Using data from two nationally representative surveys, we examined public knowledge about the Constitution and courts: the impact of court exposure and news sources on perceptions of the courts, trust in the courts, perceptions of bias in the courts, and willingness to curb the power or influence of the courts. The surveys were conducted in the summers of 2005 and 2006 by Princeton Survey Research Associates International for the Annenberg Public Policy Center of the University of Pennsylvania. Each has a margin of error of plus or minus three percent (details can be found in the Appendix). Unless otherwise indicated, the reported results are drawn from the 2006 survey.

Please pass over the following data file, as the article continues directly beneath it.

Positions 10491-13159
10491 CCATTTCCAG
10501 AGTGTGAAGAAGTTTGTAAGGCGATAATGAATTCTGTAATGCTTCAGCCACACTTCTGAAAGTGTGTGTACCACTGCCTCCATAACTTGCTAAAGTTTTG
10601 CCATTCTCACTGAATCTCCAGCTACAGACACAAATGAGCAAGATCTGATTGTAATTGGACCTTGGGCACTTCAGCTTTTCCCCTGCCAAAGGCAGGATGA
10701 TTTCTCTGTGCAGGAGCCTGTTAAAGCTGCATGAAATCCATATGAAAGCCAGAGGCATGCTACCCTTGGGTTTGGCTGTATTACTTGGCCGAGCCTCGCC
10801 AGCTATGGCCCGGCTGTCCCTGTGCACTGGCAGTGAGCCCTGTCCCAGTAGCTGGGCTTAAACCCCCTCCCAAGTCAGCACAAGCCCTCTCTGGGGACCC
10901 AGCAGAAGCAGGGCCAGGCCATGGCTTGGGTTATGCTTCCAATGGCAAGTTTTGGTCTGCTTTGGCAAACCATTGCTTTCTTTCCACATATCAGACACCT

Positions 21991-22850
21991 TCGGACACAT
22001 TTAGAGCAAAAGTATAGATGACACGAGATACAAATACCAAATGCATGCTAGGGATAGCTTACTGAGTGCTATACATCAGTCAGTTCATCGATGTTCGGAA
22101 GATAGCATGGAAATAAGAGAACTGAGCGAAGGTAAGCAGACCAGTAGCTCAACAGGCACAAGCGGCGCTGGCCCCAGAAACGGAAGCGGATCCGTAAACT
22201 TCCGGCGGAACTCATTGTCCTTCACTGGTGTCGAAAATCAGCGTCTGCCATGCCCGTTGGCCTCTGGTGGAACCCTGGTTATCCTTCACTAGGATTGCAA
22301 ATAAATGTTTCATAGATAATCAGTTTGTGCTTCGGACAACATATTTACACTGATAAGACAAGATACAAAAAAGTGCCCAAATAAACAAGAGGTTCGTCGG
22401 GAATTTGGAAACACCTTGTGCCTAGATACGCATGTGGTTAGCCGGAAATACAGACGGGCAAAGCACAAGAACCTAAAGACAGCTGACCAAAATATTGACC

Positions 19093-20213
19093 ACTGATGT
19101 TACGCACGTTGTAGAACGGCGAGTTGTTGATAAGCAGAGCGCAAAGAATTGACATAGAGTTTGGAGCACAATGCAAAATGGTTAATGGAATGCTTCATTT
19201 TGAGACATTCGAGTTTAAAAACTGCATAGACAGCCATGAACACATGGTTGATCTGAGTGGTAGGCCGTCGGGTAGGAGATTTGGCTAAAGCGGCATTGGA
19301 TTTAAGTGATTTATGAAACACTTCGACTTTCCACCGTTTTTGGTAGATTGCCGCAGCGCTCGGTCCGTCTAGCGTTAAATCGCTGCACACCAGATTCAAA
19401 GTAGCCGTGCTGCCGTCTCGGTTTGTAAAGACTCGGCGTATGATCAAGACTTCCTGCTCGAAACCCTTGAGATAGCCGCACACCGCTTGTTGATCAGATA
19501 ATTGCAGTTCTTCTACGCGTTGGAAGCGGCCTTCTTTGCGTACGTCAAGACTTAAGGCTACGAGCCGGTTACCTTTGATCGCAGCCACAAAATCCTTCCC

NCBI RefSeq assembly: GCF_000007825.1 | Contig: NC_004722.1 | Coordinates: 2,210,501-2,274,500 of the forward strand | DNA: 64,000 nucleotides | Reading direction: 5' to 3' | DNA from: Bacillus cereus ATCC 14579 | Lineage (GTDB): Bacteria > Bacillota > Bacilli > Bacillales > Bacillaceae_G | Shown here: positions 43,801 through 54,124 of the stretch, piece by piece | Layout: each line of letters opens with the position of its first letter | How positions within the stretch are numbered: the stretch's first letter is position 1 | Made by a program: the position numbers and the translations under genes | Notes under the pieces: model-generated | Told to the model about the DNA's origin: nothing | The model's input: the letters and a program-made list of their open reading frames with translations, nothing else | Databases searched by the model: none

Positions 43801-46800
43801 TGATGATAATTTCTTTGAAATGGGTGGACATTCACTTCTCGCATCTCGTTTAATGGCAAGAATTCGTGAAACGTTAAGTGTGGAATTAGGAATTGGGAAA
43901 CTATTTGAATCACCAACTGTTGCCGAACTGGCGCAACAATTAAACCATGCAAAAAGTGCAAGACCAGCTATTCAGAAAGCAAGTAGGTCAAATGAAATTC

We found that public knowledge about both the Constitution and the courts is low. At the same time, Americans consistently rank the Supreme Court as the most trusted branch of government and hold a similar level of trust in state courts. But many also believe that the nation’s courts favor the wealthy and politically connected, that judges are motivated by political and personal biases, and that they are influenced by campaign fundraising. While public trust in the courts in the U.S. remains high, public doubts that the courts are actually impartial, public concern about the role of money in the election of state judges, and public ignorance about basic constitutional functions served by the Supreme Court are worrisome because they contribute to perceptions that courts are too powerful, a disposition to permit a president to defy the Supreme Court under some circumstances, and a willingness to impeach judges for unpopular rulings. What follows are select results from the survey that reflect these public opinions.